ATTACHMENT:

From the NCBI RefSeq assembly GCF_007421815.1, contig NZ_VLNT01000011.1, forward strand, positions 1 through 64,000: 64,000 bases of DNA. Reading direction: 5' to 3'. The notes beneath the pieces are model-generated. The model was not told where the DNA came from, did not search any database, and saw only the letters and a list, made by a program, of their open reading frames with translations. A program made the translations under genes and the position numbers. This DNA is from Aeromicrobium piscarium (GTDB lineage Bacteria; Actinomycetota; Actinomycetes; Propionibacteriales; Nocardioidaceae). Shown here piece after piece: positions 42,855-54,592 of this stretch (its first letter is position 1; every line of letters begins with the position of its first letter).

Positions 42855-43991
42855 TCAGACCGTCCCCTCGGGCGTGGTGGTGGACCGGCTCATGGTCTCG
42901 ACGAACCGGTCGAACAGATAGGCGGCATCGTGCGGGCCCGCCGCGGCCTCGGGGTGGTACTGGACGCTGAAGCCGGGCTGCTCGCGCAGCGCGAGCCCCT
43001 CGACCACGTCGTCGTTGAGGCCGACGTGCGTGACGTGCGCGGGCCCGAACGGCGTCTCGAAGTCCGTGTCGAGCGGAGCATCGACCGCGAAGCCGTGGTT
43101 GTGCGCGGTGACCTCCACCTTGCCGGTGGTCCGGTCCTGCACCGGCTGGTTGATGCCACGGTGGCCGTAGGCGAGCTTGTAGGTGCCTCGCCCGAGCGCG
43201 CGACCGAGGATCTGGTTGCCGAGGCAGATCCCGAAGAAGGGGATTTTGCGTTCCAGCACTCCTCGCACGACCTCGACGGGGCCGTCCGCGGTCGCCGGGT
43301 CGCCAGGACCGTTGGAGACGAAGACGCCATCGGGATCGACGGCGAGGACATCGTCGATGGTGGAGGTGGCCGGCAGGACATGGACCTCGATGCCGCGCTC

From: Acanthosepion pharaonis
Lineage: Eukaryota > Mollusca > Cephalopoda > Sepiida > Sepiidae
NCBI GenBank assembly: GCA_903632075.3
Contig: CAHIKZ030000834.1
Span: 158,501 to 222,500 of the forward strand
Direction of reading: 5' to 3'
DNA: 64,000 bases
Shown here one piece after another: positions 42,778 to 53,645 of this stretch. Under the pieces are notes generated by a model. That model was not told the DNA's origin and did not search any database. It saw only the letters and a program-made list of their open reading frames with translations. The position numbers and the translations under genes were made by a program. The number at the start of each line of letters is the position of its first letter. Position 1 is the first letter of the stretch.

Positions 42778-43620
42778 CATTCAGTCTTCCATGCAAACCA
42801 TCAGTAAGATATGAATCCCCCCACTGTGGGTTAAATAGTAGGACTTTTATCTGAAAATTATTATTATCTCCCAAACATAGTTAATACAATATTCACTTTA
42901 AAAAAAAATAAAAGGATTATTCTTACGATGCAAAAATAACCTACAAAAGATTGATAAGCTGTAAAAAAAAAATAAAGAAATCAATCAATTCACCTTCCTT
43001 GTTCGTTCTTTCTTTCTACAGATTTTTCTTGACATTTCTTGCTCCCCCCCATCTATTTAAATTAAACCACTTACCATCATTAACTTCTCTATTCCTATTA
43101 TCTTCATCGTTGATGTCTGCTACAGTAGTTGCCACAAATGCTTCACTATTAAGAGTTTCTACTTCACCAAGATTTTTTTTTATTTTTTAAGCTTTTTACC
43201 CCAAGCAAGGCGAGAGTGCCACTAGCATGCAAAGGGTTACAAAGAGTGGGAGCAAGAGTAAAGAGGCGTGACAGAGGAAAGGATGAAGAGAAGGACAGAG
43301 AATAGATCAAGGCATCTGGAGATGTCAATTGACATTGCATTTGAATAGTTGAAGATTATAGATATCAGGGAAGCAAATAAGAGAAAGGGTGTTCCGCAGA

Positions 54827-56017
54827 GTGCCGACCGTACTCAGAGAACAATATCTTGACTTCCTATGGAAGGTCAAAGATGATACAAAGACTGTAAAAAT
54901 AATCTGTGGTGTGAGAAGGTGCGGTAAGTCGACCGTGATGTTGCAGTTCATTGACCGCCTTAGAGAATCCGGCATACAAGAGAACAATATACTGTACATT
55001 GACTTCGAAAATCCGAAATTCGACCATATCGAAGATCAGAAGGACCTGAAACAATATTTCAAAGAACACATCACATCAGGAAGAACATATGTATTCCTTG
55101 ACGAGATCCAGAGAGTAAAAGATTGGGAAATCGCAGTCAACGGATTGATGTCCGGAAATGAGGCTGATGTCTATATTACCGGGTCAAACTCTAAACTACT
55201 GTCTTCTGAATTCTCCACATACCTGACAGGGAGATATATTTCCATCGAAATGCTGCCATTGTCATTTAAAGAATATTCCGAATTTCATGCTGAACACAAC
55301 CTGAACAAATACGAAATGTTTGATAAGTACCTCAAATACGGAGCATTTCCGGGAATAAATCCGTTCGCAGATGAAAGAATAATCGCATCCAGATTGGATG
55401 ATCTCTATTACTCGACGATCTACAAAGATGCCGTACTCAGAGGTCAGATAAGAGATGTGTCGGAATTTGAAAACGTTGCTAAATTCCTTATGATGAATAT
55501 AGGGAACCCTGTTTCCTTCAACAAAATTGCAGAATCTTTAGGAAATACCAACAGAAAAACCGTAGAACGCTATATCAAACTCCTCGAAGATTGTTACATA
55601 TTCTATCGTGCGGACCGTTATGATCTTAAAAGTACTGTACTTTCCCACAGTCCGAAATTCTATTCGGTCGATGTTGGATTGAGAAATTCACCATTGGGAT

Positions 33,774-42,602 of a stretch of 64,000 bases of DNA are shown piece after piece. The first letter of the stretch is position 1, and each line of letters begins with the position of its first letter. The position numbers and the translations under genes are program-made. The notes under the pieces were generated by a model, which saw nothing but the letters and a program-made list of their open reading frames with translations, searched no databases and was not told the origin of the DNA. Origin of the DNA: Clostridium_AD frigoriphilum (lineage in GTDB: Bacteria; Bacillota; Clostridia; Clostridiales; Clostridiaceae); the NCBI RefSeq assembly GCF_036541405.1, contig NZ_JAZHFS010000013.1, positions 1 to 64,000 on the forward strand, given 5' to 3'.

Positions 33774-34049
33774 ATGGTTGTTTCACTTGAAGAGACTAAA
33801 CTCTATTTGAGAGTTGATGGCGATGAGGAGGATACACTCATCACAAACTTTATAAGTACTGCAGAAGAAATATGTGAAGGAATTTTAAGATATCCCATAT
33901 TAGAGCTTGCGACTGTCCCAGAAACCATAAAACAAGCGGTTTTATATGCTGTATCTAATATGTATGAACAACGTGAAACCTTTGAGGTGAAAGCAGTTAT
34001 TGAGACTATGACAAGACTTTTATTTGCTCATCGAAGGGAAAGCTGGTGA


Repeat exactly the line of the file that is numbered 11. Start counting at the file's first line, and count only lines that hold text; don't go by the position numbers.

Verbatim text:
NCBI GenBank assembly: GCA_903632075.3